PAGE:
The centennial of the end of the First World War and 65th anniversary of the Korean War Armistice are being commemorated through displays in Canada's Capital Region
OTTAWA, June 12, 2018 /CNW/ - Canadian Heritage and Veterans Affairs Canada invite residents and visitors in the nation's capital to explore the new photo exhibit Canada's Hundred Days: The End of the First World War, located on the lower terrace of the Château Laurier overlooking the historic Rideau Canal locks.
The outdoor exhibit marks the centennial of the end of the First World War, focusing on its final 100 days. Featuring colourized black and white photos, the exhibit tells the story of how the experiences of the war would eventually contribute to significant changes in Canadian society.
The centennial is also being commemorated with banners along Confederation Boulevard. These banners are based on the painting The Return to Mons by Inglis Harry Jodrel Sheldon-Williams. Mons was liberated by the Canadian Corps on November 11, 1918, the last act of the First World War.
Another special Confederation Boulevard banner series marks the 65th anniversary of the Korean War Armistice. The banner design is based on the painting Freeze by artist and Korean War Veteran Ted Zuber.
Banners highlighting the floral emblems of Canada's provinces and territories—in a style inspired by the stained-glass windows of the House of Commons—also beautify the heart of Canada's Capital Region.
"Canada's Capital Region is a place to explore and discover the history that has shaped our great country. Our government is proud to recognize, through this exhibit and banner display, the achievements of all those who served during the First World War and the Korean War."
—The Honourable Mélanie Joly, Minister of Canadian Heritage
"I invite all Canadians to remember the contributions and sacrifices of those who served our country in times of conflict. This exhibit will help commemorate the centennial of the end of the First World War and the 65th anniversary of the Korean War Armistice. We must remember Canada's brave servicemen and servicewomen and help preserve their important legacy for future generations of Canadians."
— The Honourable Seamus O'Regan, Minister of Veterans Affairs Canada and Associate Minister of National Defence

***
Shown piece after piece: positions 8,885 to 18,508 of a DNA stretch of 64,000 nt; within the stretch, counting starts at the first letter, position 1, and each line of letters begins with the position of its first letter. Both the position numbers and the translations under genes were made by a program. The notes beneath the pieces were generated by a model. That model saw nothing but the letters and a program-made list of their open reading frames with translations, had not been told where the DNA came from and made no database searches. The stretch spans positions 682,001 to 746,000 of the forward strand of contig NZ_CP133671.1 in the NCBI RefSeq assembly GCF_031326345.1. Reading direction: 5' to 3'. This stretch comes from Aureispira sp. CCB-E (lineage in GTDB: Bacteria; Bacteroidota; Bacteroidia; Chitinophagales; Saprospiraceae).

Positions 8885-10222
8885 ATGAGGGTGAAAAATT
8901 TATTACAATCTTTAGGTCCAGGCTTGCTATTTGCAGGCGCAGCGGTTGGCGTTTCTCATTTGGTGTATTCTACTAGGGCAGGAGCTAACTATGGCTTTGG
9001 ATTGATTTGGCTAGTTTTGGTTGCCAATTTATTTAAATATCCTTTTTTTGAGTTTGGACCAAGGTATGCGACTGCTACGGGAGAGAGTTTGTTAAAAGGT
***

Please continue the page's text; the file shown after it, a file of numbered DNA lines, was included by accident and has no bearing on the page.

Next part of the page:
"I am very pleased, both as an artist and a Korean War Veteran, that my painting Freeze was used to create Confederation Boulevard banners commemorating the 65th anniversary of the Korean War Armistice."
—Ted Zuber, Artist and Korean War Veteran
Most of the photos in the exhibit were taken in black and white approximately 100 years ago. They have been digitally colourized for a more realistic depiction.
The banners based on The Return to Mons show Belgian civilians and Canadian troops celebrating in the Grand-Place at Mons shortly after the city's liberation.
The banners based on Freeze illustrate a patrol freezing in action to avoid detection in the light of an enemy flare. They represent the wartime experiences of many Canadians in Korea during what has come to be remembered as the War of Patrols.
The original paintings The Return to Mons and Freeze are held in the collection of the Canadian War Museum.
Every year since 1992, during the summer months, more than 500 commemorative and festive banners have adorned Confederation Boulevard, the official ceremonial route in Canada's Capital Region.
SOURCE Canadian Heritage
For further information: (media only) Simon Ross, Press Secretary, Office of the Minister of Canadian Heritage, 819-997-7788; Media Relations, Canadian Heritage, 819-994-9101, 1-866-569-6155, [email protected]; Alex Wellstead, Press Secretary, Office of the Minister of Veterans Affairs, 613-996-4649, [email protected]; Media Relations, Veterans Affairs Canada, 613-992-7468, [email protected]